11 Feb

Workplace Safety


Wouldn’t it be great if every workplace could live up to the Zero Incident philosophy?

The belief that nobody should ever get injured at work due to an accident, that every workplace incident, no matter how small or catastrophic, is preventable; No slips and falls, zero toaster fires and microwave explosions, zero carpal tunnel injuries, flu outbreaks, and the ultimate goal, zero day’s lost to non-productivity. Though the philosophy is more of a way of thinking than a numerical goal. It posits the idea that when no accidents are allowed or approved, a basis for learning from accidents and improving processes is provided. 

According to the Department of Labour Statistics the claims for occupational fatalities, injuries and diseases exceeds, on average, R 2 billion annually (DoL, 2017), an immense amount of resources that could have, under different circumstances, been channelled towards operations that are much more critical to operations. 

But what can be done to change this trend? Is the goal of zero workplace incidents even attainable? Yes it is, but the first step toward achieving zero incidents is an overall change in the safety culture in the workplace. A culture that develops over time, through learning, experiences, and often, misguided beliefs. Efforts to change this culture are sometimes met with resistance, but have also be seen as an evolving process and welcome a revelation.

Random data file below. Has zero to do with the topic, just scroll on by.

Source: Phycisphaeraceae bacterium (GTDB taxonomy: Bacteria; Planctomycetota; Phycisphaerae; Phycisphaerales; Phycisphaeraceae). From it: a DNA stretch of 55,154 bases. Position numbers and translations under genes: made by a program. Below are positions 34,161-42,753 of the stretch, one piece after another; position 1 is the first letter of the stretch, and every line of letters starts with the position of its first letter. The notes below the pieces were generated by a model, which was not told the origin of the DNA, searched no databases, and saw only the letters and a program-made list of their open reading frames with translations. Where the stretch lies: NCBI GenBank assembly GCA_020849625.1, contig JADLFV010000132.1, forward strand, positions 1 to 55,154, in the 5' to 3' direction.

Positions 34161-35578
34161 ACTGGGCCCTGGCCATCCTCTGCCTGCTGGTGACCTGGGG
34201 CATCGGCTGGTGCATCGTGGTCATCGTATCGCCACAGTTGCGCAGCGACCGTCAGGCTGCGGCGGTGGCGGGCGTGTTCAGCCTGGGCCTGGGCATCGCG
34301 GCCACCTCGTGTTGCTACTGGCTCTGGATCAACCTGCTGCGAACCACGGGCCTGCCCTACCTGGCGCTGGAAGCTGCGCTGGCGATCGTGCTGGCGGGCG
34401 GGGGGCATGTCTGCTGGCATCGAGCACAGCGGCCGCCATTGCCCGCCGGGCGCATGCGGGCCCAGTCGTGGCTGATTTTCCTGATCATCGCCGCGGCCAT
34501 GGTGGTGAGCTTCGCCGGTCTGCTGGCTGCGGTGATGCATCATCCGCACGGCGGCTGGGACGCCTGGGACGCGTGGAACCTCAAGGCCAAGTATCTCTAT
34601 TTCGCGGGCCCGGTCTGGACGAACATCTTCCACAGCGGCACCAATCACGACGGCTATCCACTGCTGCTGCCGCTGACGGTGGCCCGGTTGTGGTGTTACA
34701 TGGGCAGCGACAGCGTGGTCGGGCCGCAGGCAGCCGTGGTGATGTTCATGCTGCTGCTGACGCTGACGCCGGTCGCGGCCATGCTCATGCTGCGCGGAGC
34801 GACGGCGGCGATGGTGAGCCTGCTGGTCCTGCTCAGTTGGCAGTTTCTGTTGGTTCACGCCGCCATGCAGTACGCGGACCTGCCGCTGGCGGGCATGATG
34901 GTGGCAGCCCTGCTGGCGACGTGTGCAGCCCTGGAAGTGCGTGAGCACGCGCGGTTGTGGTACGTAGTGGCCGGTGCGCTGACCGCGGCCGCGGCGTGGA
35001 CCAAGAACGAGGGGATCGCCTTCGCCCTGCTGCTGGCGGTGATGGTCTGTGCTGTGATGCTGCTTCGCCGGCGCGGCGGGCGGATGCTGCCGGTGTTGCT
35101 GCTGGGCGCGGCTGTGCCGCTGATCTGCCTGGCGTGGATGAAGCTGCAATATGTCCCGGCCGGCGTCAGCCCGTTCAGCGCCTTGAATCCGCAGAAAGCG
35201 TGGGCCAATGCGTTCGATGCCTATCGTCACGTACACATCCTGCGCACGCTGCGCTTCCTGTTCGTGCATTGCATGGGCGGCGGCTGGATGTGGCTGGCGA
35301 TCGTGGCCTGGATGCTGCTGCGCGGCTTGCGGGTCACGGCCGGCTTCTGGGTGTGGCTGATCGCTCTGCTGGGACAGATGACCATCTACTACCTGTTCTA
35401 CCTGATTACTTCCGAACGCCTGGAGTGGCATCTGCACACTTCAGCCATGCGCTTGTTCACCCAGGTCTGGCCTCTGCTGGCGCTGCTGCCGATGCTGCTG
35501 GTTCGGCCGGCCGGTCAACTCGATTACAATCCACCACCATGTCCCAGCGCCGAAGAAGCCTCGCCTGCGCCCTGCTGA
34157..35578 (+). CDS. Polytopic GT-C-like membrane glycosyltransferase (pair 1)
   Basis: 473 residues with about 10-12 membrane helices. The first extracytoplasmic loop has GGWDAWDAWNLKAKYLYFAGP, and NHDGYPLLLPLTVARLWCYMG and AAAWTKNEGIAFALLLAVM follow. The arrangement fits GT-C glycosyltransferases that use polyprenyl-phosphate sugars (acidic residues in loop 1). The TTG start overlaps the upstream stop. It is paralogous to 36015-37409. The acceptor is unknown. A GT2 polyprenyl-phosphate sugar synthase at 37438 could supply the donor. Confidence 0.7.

But, before an organisation can reach this goal, a commitment by the entire organisation is needed. A dedication by both employers and employees to stick to safety principles and OHS policies. An implementation of these policies and a commitment to follow through on them will promote staff loyalty and pride, generating positive views about the business – both by workers and clients/customers and greatly improving productivity. If safety goals are not set at zero, an employer sends a message to employees that severe and disabling incidents are acceptable, which is devastation for moral.

In terms of mental health, it is important to involve workers and their representatives in strategies and policies related to OHS, risk management, and mental illness. Not only is providing and maintaining a safe working environment a legal requirement, but it also makes good sense in creating a safe and healthy workplace.

While we can’t predict the future, being proactive about workplace safety puts us at an advantage. It allows you to spot dangers before they affect you or your staff. However, one can only control what one knows. Knowledge starts with training.

Get your employees and teams trained. When they apply the knowledge, then the workplace will be free of incidents  


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